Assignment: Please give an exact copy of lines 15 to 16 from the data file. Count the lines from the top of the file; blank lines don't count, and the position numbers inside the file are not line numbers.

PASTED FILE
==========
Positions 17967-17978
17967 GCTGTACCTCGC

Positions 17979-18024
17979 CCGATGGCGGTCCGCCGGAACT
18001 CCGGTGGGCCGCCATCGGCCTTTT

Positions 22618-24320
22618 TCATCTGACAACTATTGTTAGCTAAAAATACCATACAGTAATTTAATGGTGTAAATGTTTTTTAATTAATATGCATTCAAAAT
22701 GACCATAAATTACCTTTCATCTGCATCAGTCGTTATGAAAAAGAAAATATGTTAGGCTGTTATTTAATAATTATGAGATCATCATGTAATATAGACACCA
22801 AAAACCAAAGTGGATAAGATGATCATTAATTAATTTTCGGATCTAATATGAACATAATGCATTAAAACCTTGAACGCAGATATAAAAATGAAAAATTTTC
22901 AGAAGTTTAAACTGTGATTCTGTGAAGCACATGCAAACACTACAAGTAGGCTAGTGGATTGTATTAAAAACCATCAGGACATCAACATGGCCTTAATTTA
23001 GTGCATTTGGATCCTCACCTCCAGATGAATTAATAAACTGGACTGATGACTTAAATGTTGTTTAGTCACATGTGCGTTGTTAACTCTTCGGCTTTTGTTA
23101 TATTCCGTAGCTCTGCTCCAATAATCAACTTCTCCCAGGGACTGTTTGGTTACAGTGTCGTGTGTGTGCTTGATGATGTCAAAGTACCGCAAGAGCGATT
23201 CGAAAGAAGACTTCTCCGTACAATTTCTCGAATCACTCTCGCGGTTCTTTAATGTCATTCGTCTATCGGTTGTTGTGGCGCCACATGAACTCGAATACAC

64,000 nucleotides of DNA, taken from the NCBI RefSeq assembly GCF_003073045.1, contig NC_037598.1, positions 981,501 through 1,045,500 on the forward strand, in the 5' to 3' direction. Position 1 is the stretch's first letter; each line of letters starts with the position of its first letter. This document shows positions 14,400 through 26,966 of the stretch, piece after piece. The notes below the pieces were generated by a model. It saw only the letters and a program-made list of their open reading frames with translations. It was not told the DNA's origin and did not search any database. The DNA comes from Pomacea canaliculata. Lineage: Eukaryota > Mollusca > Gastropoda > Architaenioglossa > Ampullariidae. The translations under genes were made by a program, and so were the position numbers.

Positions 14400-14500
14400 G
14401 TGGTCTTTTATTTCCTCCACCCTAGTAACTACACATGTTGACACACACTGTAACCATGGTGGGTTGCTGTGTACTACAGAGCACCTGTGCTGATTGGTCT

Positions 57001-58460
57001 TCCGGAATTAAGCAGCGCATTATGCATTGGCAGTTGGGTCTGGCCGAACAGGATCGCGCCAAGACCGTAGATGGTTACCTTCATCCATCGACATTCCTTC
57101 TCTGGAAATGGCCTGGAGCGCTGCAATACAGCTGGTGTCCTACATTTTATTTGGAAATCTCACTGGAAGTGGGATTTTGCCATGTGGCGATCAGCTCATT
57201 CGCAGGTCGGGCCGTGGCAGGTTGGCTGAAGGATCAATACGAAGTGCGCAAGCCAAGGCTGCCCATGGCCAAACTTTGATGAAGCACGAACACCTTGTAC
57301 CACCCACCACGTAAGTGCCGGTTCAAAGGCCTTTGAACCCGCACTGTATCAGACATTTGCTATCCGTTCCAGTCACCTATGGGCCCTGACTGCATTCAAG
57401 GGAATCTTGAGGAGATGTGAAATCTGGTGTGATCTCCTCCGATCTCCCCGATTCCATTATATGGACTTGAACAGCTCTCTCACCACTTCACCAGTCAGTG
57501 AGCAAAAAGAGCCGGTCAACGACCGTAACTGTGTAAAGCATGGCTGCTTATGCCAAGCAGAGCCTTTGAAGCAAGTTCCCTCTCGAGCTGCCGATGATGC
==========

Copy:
Positions 14400-14500
14400 G